“The Bad Guy the Rest of his Career” – Reputation Lessons

“The Bad Guy the Rest of his Career” – Reputation Lessons


The Facts: Novak Djokovic, the number one seeded tennis player in the world, was disqualified from the U.S. Open. After losing a point, he hit a tennis ball toward the back of the court. The ball struck a line’s woman in the neck. She fell to the ground, grasping for air. For this, the umpire essentially ejected Djokovic, ruling that he must forfeit the match.

Context: The intent is unclear. Djokovic looked to be annoyed or frustrated after losing a point. He did hit the ball unusually hard. He did not look in the direction that he hit the ball, so it appears that he was not aiming at the line’s woman. The instantaneous look on his face was of surprise. He immediately walked over to apologize and help the woman recover. After being disqualified, he released a statement, calling it, “unintended.”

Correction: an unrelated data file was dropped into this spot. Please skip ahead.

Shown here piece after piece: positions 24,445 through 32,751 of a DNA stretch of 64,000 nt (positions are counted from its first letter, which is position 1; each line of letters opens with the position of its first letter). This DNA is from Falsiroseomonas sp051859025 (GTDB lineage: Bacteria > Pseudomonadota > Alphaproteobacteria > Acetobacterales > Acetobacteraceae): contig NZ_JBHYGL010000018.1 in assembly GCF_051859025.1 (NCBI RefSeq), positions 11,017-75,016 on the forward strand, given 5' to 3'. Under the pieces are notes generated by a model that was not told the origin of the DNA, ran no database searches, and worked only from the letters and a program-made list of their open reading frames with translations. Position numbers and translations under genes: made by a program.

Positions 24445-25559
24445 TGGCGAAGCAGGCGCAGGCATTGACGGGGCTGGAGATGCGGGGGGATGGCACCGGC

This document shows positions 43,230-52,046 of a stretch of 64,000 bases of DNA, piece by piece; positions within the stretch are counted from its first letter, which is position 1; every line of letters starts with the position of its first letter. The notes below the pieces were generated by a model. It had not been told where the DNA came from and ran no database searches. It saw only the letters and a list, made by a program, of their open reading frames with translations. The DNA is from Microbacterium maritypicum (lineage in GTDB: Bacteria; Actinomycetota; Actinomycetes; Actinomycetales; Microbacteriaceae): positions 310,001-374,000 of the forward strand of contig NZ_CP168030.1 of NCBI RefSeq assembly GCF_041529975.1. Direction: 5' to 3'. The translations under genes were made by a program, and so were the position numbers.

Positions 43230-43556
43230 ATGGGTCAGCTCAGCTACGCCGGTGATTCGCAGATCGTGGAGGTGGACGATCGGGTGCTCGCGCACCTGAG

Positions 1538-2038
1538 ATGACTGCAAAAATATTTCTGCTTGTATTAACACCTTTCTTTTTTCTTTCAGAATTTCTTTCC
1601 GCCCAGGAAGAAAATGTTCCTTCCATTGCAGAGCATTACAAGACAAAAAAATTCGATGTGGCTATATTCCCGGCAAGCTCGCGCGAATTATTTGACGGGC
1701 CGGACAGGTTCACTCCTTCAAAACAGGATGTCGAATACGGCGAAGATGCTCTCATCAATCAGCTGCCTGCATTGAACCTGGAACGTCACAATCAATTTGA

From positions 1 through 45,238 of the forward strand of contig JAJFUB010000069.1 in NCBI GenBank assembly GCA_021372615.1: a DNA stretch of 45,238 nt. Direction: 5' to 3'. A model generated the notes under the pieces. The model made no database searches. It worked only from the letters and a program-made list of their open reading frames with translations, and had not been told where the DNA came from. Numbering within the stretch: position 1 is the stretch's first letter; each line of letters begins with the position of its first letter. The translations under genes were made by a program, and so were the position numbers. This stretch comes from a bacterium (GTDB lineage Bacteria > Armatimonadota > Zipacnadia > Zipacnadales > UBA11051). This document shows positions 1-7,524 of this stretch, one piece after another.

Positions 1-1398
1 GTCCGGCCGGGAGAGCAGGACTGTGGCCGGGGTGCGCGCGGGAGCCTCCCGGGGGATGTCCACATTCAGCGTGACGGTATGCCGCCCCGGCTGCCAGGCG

Verdict: So, after watching the replays and hearing from Djokovic, we should reasonably conclude that he hit the ball in frustration, but he wasn’t trying to hit/harm anyone. This makes him guilty (he hit the ball) without intent (he didn’t mean for it to happen).  This reminds me of the legal definition of manslaughter where your actions cause a murder, but you didn’t mean to do it.

Even without intent, the chair umpire decided to eject Djokovic. Typically in tennis, a player receives a warning for the first offense, then a game deduction for a second offense, and a disqualification for the third offense. However, the umpire believed the rules were clear. A player hurt a referee out of frustration and thus, a swift disqualification was warranted. The safety of the staff is of the utmost importance.

Judgment: After the match, famed tennis commentator John McEnroe stated, “Whether he likes it or not, Djokovic will be the bad guy the rest of his career.” In other words, his reputation is irreparably damaged. He image will not be able to recover from his incident.

Your Turn: Given all of this information, do you think Djokovic should have been suspended and do you think his reputation will recover after this situation? Are there any instructive lessons to be learned from this situation?

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